U.S. Treasury Secretary Hank Paulson has a certain blunt style of speech, both in carefully-chosen words and a Soprano-like delivery, as exemplified by his speech at Chatham House in London yesterday.
This mode was clearly amplified by the fact that he had no real good news, at least concerning anything on the foreseeable horizon, and even the sweeping reforms in the U.S. regulatory system he proposed won’t translate into law any time soon.
So, as he was speaking of merely “limiting the impact of market stresses” by, for example, under the best of circumstances, “allowing major financial institutions to fail,” even a pale improvement in the day’s Dow performance turned sharply south, heading toward that seemingly-mythical “bottom” that may still be nowhere in sight.
Paulson’s candor could be called refreshing, if hardly encouraging. Those listening carefully to his remarks found them veritably dripping with pessimism and nowhere indicating either a silver lining or reference to a turnaround.
So much for the second-half rebound that pundits were promising when the market first started to dive earlier this year.
The fact is that a “perfect storm” is taking shape, identified by Paulson as the triple threat of housing, energy and credit crises all deepening simultaneously. It’s the environment that’s making the arguments of Michael J. Panzner’s impending “financial Armageddon” forecast (as outlined in his book by that name) seem more and more credible.
The fact is that for the last few years, the feisty and prophetic Falls Church News-Press, my paper circulating its 35,000 or so copies weekly inside the Washington, D.C., beltway and getting even more attention, globally, on its web site, has been alone among general interest newspapers anywhere to provide routine coverage on the emerging energy crisis, in the form of Tom Whipple’s weekly column on “Peak Oil.”
The fact is also that everything Whipple began describing in his weekly columns in April 2005 is proving true in spades. Even while Brookings Institution and other so-called experts categorically dismissed the notion of “peak oil,” the proposition that as extraction capacity for oil passes its peak, prices rise and scarcity ensues, it is far more widely acknowledged today.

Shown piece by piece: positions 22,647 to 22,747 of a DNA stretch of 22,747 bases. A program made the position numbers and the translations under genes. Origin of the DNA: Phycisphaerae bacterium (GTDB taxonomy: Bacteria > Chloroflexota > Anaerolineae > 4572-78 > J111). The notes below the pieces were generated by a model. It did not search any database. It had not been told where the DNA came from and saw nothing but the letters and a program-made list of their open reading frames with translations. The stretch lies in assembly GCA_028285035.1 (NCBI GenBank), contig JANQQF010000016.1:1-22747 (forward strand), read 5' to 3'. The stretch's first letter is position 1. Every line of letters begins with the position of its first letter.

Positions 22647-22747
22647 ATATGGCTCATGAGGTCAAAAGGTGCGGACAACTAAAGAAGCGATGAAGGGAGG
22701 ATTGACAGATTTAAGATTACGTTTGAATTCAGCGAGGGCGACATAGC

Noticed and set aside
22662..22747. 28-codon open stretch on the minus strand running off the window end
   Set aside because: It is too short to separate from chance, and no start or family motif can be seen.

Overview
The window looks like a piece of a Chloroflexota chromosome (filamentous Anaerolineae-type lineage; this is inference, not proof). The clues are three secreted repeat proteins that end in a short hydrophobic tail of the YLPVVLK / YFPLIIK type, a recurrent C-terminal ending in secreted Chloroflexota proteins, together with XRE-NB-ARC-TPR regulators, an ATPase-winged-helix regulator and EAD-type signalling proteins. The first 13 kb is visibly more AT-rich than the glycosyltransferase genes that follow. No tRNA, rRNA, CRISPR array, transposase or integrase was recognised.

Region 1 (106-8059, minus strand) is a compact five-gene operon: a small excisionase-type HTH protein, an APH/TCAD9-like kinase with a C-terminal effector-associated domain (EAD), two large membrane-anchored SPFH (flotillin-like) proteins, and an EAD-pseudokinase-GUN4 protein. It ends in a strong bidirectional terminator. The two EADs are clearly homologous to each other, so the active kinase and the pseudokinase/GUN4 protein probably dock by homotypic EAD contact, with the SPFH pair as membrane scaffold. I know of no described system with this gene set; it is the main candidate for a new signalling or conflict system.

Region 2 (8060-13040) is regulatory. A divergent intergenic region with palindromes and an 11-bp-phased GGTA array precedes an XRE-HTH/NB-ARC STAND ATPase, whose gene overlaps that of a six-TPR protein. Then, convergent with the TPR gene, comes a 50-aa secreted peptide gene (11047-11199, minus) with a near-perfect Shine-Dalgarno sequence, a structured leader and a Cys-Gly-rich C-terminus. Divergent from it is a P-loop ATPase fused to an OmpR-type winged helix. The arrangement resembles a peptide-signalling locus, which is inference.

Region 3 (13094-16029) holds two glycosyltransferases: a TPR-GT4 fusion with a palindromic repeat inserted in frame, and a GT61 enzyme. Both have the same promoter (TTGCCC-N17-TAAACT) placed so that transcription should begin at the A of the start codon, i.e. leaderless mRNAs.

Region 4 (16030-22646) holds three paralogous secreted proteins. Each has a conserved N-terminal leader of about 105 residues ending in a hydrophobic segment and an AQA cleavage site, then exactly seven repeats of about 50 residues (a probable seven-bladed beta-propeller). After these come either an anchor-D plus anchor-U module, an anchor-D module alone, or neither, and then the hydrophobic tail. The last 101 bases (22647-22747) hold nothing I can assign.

The consequences of “peak oil,” of course, loom far more ominous than what can be described in terms of a mere “business cycle.” The planet is running out of oil, plain and simple, and even tapping new offshore or Alaskan fields would only temporarily postpone that reality.
Given the lack of cyclical references in Paulson’s speech yesterday, it is plausible to assume that he recognizes this fact, even if not explicitly acknowledging it publicly.
So, the entire foundation of the U.S. economy in the post-World War II period, of unimpeded consumption, rooted in oil, is now beginning to crack.
It started with President Eisenhower’s substitution of a national interstate highway system for rail as the nation’s primary transportation mode in the 1950s. Anyone who profited from the subsequent orgy in oil consumption, from oil producing nations and multinationals to car manufacturers and suburban development magnates, joined in promoting boundless American consumerism, its cornerstone being longer and longer commutes to further and further-distanced suburbs, in bigger and bigger cars, with larger and larger credit card spending limits.
There can be little doubt that the three-headed hydra of economic distress now threatening to devour the nation is all connected to the overextension of this one post-war process, exacerbated by greater global competition for depleting resources.
It’s like somebody forgot to pay the electric bill at the biggest shopping mall in America. All of a sudden, it’s lights out. It may take awhile, but the outcome is inevitable.
Lighting candles in the individual retail outlets at this mall will not replicate the conditions before the blackout. That’s most likely what the U.S. economy now faces. Moreover, the rest of the planet is not immune from the same fate, as even emerging economies depend on exports that become prohibitive as the price of fuel continues to rise.